eGruposDMime - Pipeline Safety Determining The Effects On...

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/February 2001/ A major concern for the pipeline operator is determining how to test, monitor and maintain pipelines built in a power company's trans- mission right-of-way (ROW). In addition, there are a number of safety precautions that should be adhered to whenever tests are being conducted in a joint facility. To lower electrical interference effects to pipelines in close proximity to electric trans- mission cir- cuits, the pri- mary method is by reduc- ing the pipeline resistance to earth. This is accom- plished with electrical interference mitigation systems installed at areas of peak AC or DC volt- ages along the pipeline. In addition, in order to maintain safety under fault con- ditions, gradient control mats are installed at aboveground appurtenances where contact with the pipeline can be made. The lowering of the pipeline's resistance to earth, however, can affect the opera- tion of a cathodic protection system on the pipeline. Interference Mitigation Systems There are a number of different sys- tems used for mitigation of electrical inter- ference on aboveground and buried struc- tures. These include zinc ribbon anode material, packaged magnesium anodes, carbon steel, galvanized steel and bare copper wire. Some of these methods, including the zinc ribbon and the pack- aged magnesium anodes, can be used for cathodic protection and mitigation of electrical interference on the pipeline. Use of the other methods of interfer- ence mitigation requires the isolation of the pipeline from the grounding system to reduce cathodic protection requirements and maximize current distribution. Isolation devices such as zinc grounding cells, polarization cells, and solid-state isolator-surge protectors are used to iso- late the pipeline from the grounding sys- tem and to protect isolated fittings from lightning and other electrical interference damage. These devices are considered a part of these mitigation systems and require monitoring and maintenance. Electrical Interference Mitigation Testing When testing electrical interference mitigation systems in joint corridors a number of safety and equipment issues are of concern. If these measurements are not conducted correctly, the interaction of a cathodic protection and electrical inter- ference systems can produce field meas- urement data that is not consistent with data recorded in areas without the influ- ence of high voltage electric transmission lines. This data may indicate that areas of the pipeline system do not comply with minimum state and federal regulatory cor- rosion control requirements. These measurements must be taken properly, the appropriate criteria applied, and each measurement evaluated. These activities are performed to maintain pub- lic safety, and reduce operating costs from electrical interference. Proper training, well-documented measurement proce- dures, and an automated record keeping system can address these challenges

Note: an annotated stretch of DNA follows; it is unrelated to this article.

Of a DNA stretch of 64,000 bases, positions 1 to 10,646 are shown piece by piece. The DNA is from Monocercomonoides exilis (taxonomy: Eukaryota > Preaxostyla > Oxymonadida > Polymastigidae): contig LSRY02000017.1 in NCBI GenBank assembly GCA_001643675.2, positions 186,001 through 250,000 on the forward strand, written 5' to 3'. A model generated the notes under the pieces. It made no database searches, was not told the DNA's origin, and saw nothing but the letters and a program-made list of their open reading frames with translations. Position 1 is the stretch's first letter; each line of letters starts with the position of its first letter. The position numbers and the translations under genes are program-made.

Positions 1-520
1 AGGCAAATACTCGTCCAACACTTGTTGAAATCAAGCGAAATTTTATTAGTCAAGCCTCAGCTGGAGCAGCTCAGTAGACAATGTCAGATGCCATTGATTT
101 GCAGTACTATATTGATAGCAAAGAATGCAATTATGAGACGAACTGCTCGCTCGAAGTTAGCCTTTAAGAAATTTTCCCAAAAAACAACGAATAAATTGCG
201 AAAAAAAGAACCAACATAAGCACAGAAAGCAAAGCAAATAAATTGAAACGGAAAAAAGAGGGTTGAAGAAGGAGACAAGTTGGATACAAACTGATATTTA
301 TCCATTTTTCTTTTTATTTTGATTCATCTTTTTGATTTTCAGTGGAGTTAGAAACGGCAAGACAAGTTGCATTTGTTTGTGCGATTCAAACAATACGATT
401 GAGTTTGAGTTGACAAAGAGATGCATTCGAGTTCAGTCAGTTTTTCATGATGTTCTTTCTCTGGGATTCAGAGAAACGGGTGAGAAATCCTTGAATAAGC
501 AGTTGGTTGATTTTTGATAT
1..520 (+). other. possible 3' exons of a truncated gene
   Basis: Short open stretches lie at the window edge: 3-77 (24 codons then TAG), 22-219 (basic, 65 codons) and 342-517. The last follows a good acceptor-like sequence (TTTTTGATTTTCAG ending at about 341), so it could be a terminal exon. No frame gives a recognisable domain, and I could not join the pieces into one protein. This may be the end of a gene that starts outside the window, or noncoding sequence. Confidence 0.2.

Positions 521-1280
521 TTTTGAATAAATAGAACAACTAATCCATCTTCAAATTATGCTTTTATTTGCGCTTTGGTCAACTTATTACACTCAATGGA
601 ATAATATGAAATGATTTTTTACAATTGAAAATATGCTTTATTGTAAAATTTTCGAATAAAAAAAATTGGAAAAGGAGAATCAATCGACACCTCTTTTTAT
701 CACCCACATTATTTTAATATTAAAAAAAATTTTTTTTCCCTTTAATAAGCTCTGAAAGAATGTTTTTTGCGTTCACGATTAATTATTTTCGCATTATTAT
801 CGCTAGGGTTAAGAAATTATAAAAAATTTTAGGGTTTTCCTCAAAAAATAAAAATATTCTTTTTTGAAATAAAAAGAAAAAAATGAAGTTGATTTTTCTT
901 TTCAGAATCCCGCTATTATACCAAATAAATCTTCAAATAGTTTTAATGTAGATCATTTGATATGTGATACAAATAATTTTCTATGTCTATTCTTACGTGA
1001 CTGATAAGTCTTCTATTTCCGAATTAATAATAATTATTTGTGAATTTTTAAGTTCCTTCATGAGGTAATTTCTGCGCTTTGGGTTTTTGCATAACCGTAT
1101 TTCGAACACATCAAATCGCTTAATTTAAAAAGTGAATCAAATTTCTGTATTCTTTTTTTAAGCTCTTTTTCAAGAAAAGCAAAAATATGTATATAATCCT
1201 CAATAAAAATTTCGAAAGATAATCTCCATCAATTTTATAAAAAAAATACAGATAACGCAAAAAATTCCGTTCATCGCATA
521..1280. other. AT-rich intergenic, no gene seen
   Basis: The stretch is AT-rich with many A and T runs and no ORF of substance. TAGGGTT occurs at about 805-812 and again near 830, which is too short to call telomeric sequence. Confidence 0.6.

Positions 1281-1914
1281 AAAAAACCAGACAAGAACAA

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This note was uploaded on 08/25/2011 for the course CHEM 101 taught by Professor Krull during the Spring '07 term at Northeastern.

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eGruposDMime - Pipeline Safety Determining The Effects On...

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